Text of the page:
Singapore's workforce is employed primarily in manufacturing, in the service industries, and in commerce, with a negligible proportion engaged in agriculture. The country has become a major center of international finance in recent decades, as well as a East Asian hub for Western corporations and more recently a Southeast Asian hub for Chinese companies. The increasing importance of China in manufacturing and finance, however, is seen as a threat to Singapore's future economic growth, and the nation has sought to develop its tourism industry (including casino gambling).

Singapore is one of the world's greatest commercial centers, with a large, modern port. Commerce has historically been the chief source of income. For many years the largest importer in Southeast Asia, Singapore is a free port and an entrepôt that reexports more than half of what it imports, notably rubber, petroleum, textiles, timber, and tin. It also exports locally manufactured goods such as computers and telecommunications equipment, petroleum products, oil drilling equipment, plastics, rubber products, and processed food and beverages. The country imports most of its food.

Singapore's chief trading partners are Malaysia, the United States, China, Japan, and Indonesia. With more than 300 factories and deepwater wharves, the Jurong Industrial Estate is Southeast Asia's largest industrial complex. It and the Changi International Airport are built largely on infill of marsh and shallow waters of the straits. The country has a number of large petroleum storage and refining facilities, and Keppel Harbor is one of the world's largest container-handling facilities. Development of the former British naval base at Sembawang on the Johore Strait as a commercial shipyard helped to enhance Singapore's status as a major center for shipbuilding and repairs.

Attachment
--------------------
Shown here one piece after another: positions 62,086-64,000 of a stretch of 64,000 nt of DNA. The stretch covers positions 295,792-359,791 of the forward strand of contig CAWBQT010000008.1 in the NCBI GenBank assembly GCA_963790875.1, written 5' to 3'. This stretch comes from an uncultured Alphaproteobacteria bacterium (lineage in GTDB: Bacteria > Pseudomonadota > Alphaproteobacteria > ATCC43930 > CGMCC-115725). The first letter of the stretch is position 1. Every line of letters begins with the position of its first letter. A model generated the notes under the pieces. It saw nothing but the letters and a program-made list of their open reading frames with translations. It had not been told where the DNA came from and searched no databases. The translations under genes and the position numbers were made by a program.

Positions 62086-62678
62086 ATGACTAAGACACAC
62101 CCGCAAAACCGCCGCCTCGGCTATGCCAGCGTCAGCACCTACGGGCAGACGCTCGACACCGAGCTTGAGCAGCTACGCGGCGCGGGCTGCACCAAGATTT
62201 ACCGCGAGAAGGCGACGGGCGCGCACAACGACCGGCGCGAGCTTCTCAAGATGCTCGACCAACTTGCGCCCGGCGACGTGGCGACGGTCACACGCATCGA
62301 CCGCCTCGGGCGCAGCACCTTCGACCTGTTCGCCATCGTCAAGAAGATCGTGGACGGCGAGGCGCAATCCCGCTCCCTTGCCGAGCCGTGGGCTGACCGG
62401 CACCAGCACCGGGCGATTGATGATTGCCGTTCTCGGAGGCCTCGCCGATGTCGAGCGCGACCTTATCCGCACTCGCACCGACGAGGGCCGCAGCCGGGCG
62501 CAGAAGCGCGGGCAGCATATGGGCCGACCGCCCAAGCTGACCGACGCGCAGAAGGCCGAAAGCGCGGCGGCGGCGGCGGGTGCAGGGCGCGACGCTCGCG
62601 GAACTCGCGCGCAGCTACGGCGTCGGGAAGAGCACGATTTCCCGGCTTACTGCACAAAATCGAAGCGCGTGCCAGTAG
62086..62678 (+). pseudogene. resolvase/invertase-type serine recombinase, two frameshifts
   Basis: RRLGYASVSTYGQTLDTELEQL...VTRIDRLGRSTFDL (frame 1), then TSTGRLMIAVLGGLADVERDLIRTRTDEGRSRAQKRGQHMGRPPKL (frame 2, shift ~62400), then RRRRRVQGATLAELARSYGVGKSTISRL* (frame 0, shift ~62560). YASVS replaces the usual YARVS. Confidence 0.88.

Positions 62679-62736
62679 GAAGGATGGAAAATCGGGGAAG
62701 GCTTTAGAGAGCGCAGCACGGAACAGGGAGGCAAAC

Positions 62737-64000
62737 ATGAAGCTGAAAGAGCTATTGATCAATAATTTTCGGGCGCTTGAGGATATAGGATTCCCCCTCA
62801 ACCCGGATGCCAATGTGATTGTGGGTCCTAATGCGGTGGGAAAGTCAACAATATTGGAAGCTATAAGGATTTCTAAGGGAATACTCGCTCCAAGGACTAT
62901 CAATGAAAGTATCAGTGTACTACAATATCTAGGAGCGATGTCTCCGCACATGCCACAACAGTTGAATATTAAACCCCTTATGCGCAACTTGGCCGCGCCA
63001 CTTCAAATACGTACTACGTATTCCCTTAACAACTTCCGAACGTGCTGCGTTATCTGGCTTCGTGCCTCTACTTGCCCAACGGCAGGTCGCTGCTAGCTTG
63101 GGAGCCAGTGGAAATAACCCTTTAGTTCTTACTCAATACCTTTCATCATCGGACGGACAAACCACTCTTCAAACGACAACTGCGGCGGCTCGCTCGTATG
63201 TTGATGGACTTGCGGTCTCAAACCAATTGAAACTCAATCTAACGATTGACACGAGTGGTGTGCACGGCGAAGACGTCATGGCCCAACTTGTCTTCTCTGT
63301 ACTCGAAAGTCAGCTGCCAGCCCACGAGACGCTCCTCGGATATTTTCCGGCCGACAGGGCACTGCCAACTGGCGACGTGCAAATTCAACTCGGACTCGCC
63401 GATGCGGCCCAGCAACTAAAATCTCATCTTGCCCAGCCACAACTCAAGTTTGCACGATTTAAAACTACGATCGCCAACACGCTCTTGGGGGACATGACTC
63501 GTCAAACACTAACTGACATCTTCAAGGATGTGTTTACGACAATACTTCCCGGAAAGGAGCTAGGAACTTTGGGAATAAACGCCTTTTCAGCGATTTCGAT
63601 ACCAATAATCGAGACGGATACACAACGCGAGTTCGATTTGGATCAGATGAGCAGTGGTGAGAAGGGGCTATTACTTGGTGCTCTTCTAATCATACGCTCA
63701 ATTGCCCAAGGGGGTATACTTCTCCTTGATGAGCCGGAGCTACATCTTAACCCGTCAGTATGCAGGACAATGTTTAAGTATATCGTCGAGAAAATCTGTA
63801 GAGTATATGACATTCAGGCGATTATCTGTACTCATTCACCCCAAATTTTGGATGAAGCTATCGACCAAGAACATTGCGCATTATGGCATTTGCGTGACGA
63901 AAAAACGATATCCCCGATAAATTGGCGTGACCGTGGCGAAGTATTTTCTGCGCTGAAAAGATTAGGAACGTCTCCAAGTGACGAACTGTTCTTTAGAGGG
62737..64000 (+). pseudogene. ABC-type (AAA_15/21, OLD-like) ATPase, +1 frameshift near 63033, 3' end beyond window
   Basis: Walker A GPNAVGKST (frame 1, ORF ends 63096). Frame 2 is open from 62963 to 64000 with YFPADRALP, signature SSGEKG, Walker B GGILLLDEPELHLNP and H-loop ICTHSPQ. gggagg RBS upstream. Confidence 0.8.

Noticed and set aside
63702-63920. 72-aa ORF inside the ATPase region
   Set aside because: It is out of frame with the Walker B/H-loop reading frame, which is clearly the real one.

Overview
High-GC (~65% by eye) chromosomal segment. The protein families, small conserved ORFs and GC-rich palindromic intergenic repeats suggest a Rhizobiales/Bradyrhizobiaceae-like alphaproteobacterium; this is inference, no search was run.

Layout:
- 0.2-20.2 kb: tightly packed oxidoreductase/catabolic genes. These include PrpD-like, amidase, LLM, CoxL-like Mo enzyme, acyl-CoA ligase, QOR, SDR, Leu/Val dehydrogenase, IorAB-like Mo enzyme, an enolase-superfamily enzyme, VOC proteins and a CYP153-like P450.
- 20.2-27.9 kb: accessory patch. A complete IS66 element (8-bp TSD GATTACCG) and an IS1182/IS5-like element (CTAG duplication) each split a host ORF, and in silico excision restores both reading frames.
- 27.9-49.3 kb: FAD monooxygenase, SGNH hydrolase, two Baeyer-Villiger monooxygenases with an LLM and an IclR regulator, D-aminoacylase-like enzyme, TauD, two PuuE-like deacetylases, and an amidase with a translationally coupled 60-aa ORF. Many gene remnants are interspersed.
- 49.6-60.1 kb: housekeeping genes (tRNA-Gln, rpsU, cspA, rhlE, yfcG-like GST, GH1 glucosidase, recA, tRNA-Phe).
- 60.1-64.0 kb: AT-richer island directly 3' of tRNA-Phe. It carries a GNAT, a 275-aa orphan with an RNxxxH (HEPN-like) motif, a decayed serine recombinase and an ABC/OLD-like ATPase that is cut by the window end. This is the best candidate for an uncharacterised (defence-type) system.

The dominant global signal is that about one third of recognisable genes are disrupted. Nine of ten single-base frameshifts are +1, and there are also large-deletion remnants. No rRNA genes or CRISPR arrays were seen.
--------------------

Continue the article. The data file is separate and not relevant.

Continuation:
Singapore is governed under the constitution of 1959 as amended. The country has a parliamentary form of government. The president, who is head of state, is popularly elected for a six-year term. The government is headed by the prime minister, who is appointed by the president. The unicameral legislature consists of the 84-seat Parliament, whose members are popularly elected for five-year terms; additional members may be appointed. The supreme court, the nation's highest judicial body, has seven members. The People's Action party (PAP) is the most important of Singapore's numerous political parties; it has been in power since 1959.


The Development of Singapore

Singapore was a trading center in the Srivijaya empire before it was destroyed in the 14th cent. by the Majapahit empire. It later became part of Johore (see Johor) in the Malacca Sultanate. The sparsely populated island was ceded (1819) to the British East India Company through the efforts of Sir T. Stamford Raffles; he founded the modern city of Singapore there that same year. In 1824, Singapore came under the complete control of the British and, although containing only a small fishing and trading village, quickly attracted Chinese and Malay merchants. The port grew rapidly, soon overshadowing Penang (see Pinang) and Malacca (see Melaka) in importance. With them Singapore became part of the Straits Settlements in 1826.